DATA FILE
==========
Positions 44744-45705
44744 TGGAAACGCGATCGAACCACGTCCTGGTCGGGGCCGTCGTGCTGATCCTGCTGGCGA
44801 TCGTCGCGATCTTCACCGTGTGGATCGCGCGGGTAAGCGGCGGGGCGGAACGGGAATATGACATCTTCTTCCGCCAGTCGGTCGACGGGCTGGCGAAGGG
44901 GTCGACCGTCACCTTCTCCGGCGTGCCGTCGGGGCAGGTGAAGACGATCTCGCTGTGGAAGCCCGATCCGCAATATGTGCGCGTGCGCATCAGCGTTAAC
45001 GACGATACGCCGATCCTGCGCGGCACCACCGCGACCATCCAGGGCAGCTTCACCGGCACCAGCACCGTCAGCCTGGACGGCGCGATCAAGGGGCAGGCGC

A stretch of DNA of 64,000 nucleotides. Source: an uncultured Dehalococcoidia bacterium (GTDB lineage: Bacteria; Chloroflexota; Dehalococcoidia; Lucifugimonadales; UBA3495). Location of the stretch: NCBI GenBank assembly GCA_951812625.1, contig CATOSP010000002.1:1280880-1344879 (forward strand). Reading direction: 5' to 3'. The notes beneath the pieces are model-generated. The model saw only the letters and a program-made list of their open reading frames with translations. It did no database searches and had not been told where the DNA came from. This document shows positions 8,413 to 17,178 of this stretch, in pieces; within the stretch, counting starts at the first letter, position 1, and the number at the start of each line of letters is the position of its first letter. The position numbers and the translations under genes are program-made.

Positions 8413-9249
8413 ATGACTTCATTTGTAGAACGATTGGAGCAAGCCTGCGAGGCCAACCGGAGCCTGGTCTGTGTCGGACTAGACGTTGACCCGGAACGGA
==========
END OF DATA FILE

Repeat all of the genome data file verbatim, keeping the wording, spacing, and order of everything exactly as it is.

Positions 44744-45705
44744 TGGAAACGCGATCGAACCACGTCCTGGTCGGGGCCGTCGTGCTGATCCTGCTGGCGA
44801 TCGTCGCGATCTTCACCGTGTGGATCGCGCGGGTAAGCGGCGGGGCGGAACGGGAATATGACATCTTCTTCCGCCAGTCGGTCGACGGGCTGGCGAAGGG
44901 GTCGACCGTCACCTTCTCCGGCGTGCCGTCGGGGCAGGTGAAGACGATCTCGCTGTGGAAGCCCGATCCGCAATATGTGCGCGTGCGCATCAGCGTTAAC
45001 GACGATACGCCGATCCTGCGCGGCACCACCGCGACCATCCAGGGCAGCTTCACCGGCACCAGCACCGTCAGCCTGGACGGCGCGATCAAGGGGCAGGCGC

A stretch of DNA of 64,000 nucleotides. Source: an uncultured Dehalococcoidia bacterium (GTDB lineage: Bacteria; Chloroflexota; Dehalococcoidia; Lucifugimonadales; UBA3495). Location of the stretch: NCBI GenBank assembly GCA_951812625.1, contig CATOSP010000002.1:1280880-1344879 (forward strand). Reading direction: 5' to 3'. The notes beneath the pieces are model-generated. The model saw only the letters and a program-made list of their open reading frames with translations. It did no database searches and had not been told where the DNA came from. This document shows positions 8,413 to 17,178 of this stretch, in pieces; within the stretch, counting starts at the first letter, position 1, and the number at the start of each line of letters is the position of its first letter. The position numbers and the translations under genes are program-made.

Positions 8413-9249
8413 ATGACTTCATTTGTAGAACGATTGGAGCAAGCCTGCGAGGCCAACCGGAGCCTGGTCTGTGTCGGACTAGACGTTGACCCGGAACGGA